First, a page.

Why are we so concerned about these people “stealing” our jobs? I mean, in all honesty we stole from the Native people who lived here first. We stole their land, their “jobs”, and their livelihoods. We shoved them into “reservations” and destroyed their homes. What original settlers did was wrong but what these people are doing is peacefully coming to this country to save their children and their lives, trying to have a better life. Many of the original settlers wanted the American Dream and these people are no different that them. We found happiness and peace though brutal means of destroying ones home but these people aren’t like us. They want happiness through hard work and dedication. They want what all of us want: The American Dream.

One of the biggest fears of the American people with immigration and allowing refugees in is terrorism. In September 2001, we had one if the worst tragedies in the United States history when terrorist attacked our country. We, the American people, took that fear and we learned to push it onto a whole culture. A whole place, we demonized because we needed someone to blame. We needed a lot of people to take the blame because those terrorists used a whole regions religion as an excuse, as a reason for murdering. It’s sad that the Muslim people got their religion twisted by terrible people who used God as an excuse and we latched onto it. We have American terrorists and we have foreign. By refusing to let these people into our country based on the assumption that they are terrorists is small minded and unfair. We have terrorists within our own soil and honestly we can’t stop radicals like ISIS from attacking. The American people have to understand that Muslim does not automatically equate to terrorist, Mexican does not automatically equal drug dealer, and Canadian doesn’t always equal nice.

Most people don’t consider hundreds of thousands, of hundred thousands, people’s lives into their decisions. Most people don’t think how many people will die if we close our doors. Trump closed the gates and now Syrian refugee’s are locked out, even though many other countries offered them sanctuary, the United Staes turned our backs on people in need, on children in need, on human beings in need. We, as a united people, should try to have peace and hope eradicate fear and hate. We see a rise in racism within our own borders because the fear is fed like a ravaged dog. We can end the stigmas and stereotypes. We can save lives if we step up and allow people the same rights Thomas Jefferson outlined for us. All people deserve the “life, liberty and pursuit of happiness” that is afforded to us because of our forefathers. We are lucky. We can change the world with kindness and acceptance. We can lead by example by not allowing others fear weaken our morals and strength not only as a country but as American people with American ideals.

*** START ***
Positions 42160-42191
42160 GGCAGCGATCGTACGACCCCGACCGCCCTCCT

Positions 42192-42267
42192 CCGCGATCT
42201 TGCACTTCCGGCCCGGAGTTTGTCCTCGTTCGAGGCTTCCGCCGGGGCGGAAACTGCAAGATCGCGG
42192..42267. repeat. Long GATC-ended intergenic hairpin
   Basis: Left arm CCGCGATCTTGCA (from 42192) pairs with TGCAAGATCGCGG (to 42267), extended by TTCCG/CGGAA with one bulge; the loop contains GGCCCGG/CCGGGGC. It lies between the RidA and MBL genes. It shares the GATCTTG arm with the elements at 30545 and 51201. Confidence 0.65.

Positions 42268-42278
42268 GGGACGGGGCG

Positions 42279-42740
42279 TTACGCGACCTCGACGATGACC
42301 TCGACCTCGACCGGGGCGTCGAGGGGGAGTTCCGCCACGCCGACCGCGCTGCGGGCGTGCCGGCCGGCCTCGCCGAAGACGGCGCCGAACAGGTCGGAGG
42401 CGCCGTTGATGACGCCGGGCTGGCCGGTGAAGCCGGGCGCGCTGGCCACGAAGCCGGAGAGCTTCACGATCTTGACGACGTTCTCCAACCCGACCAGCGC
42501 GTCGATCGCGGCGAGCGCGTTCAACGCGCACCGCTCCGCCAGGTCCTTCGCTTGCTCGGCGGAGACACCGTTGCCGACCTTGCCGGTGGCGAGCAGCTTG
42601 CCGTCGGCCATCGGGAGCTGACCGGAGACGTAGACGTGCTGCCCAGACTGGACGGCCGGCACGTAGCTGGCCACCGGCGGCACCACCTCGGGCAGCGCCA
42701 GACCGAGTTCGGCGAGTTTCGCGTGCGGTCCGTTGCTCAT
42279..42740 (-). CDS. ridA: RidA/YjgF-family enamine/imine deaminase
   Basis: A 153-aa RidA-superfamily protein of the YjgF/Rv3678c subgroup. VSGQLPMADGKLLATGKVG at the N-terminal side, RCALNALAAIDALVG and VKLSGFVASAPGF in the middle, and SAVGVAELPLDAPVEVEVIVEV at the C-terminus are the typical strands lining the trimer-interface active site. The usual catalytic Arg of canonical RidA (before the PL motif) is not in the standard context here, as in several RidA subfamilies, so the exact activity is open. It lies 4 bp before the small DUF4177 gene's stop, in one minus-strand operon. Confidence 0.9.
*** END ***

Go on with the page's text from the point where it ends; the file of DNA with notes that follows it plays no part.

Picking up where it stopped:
Cover Image Credit: All-len-all

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'As A Woman,' I Don't Need To Fit Your Preconceived Political Assumptions About Women

I refuse to be categorized and I refuse to be defined by others. Yes, I am a woman, but I am so much more.

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It is quite possible to say that the United States has never seen such a time of divisiveness, partisanship, and extreme animosity of those on different sides of the political spectrum. Social media sites such as Facebook, Instagram, and Twitter are saturated with posts of political opinions and are matched with comments that express not only disagreement but too often, words of hatred. Many who cannot understand others' political beliefs rarely even respect them.

As a female, Republican, college student, I feel I receive the most confusion from others regarding my political opinions. Whenever I post or write something supporting a conservative or expressing my right-leaning beliefs and I see a comment has been left, I almost always know what words their comment will begin with. Or in conversation, if I make my beliefs known and someone begins to respond, I can practically hear the words before they leave their mouth.